Louis H. Pollak

From Wikipedia, the free encyclopedia
Jump to: navigation, search
Louis H. Pollak
Louis Pollak.jpg
Judge of the United States District Court for the Eastern District of Pennsylvania
In office
July 12, 1978 – January 1, 1991
Nominated by Jimmy Carter
Preceded by A. Leon Higginbotham
Succeeded by Eduardo C. Robreno
Personal details
Born Louis Heilprin Pollak
(1922-12-07)December 7, 1922
New York, New York
Died May 8, 2012(2012-05-08) (aged 89)
Philadelphia, Pennsylvania
Spouse(s) Katherine Weiss Pollak
Alma mater Harvard College
Yale Law School

Louis Heilprin Pollak (December 7, 1922, New York, New York – May 8, 2012, Philadelphia, Pennsylvania) was a district judge on the United States District Court for the Eastern District of Pennsylvania.[1]

District Judge[edit]

Pollak was nominated to the United States District Court for the Eastern District of Pennsylvania by President Jimmy Carter on June 7, 1978. He was confirmed by the United States Senate on July 10, and began serving on July 12, 1978, occupying the seat vacated by Judge A. Leon Higginbotham, Jr.

Judge Pollak assumed senior status in 1991, and continued as an active member of the court. In addition to his district court duties, Pollak sat by designation regularly with the United States Court of Appeals for the Third Circuit and was often invited to sit by designation with the Ninth Circuit.

A number of Pollak's former law clerks have gone on to clerk on the Supreme Court of the United States. They have worked for Chief Justices Burger and Rehnquist as well as Justices Brennan, Blackmun, Breyer, Stevens, Powell, Ginsburg, O'Connor, and Scalia.

Biography[edit]

Judge Pollak received his A.B. magna cum laude from Harvard College in 1943 and his LL.B. from the Yale Law School in 1948, where he was editor of the Yale Law Journal.

After completing his undergraduate studies at Harvard, Pollak entered the United States Army in 1943, during World War II. The war ended before he would be deployed outside of the United States.

Pollak served as a law clerk to Justice Wiley Rutledge of the United States Supreme Court following graduation from law school. After completing his clerkship, from 1949 to 1951, Pollak worked at the law firm now known as Paul, Weiss, Rifkind, Wharton & Garrison. He then served in the United States Department of State as special assistant to Ambassador-at-large Philip C. Jessup until 1953. Thereafter, Pollak worked as assistant counsel for the Amalgamated Clothing Workers of America.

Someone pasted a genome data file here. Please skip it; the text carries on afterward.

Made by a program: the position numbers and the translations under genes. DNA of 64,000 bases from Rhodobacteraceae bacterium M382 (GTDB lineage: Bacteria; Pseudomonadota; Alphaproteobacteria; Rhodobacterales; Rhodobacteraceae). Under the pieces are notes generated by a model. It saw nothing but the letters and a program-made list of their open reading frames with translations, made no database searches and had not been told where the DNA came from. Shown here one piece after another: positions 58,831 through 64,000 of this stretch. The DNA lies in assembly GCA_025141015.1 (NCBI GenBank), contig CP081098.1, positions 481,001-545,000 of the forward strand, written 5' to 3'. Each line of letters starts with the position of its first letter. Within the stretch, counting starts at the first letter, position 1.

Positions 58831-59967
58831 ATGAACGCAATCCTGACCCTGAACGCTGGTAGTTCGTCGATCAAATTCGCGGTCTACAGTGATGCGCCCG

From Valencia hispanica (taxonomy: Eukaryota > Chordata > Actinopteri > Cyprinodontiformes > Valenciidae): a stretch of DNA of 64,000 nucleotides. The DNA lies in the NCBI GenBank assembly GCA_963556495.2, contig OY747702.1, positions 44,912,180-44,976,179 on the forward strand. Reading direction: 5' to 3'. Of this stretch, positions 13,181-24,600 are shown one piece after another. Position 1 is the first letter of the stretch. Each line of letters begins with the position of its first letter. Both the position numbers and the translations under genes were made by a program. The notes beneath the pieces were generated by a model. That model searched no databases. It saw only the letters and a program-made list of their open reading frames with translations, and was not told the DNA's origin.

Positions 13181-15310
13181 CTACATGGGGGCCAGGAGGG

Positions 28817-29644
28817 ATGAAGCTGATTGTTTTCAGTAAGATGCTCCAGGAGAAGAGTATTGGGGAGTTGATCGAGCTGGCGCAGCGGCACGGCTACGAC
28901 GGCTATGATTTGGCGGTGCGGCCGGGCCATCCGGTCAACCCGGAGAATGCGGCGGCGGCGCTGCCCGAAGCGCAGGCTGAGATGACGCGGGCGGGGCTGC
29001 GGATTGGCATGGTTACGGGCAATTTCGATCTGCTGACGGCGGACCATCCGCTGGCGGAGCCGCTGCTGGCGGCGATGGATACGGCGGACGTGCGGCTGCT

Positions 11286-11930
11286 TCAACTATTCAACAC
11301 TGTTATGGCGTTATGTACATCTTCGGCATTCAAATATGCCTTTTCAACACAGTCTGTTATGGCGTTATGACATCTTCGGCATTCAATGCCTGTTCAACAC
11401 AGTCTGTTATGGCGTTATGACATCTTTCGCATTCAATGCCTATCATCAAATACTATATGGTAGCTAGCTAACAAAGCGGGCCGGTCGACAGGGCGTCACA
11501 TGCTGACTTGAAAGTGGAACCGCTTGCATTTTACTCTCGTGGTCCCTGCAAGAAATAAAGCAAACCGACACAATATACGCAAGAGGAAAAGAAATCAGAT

In 1955, Pollak joined the faculty of the Yale Law School, where he would remain until 1974. He served as dean from 1965 to 1970. In 1974, he moved to the University of Pennsylvania Law School, becoming dean the following year. In 1978, he left the University when he was appointed to the bench. Until his death, Pollak remained an adjunct member of the Penn Law faculty and taught there regularly.

Beginning in 1950, Pollak provided assistance to the NAACP Legal Defense Fund. He worked actively on Brown v. Board of Education. Because he was then working for the State Department, he was not listed on the briefs in the Supreme Court.[2]

Pollak's father, Walter Pollak, was also a well-known lawyer. He is now remembered especially for his work in major civil rights cases, including Gitlow v. New York and representation of the Scottsboro Boys.

From 1952, Pollak was married to Katherine Weiss Pollak, the daughter of Louis S. Weiss, a founding partner of the Paul, Weiss law firm. They had five daughters and eight grandchildren.

Pollak died May 8, 2012, in Philadelphia, Pennsylvania.

References[edit]

External links[edit]

Academic offices
Preceded by
Eugene V. Rostow
Dean of Yale Law School
1965 – 1970
Succeeded by
Abraham Samuel Goldstein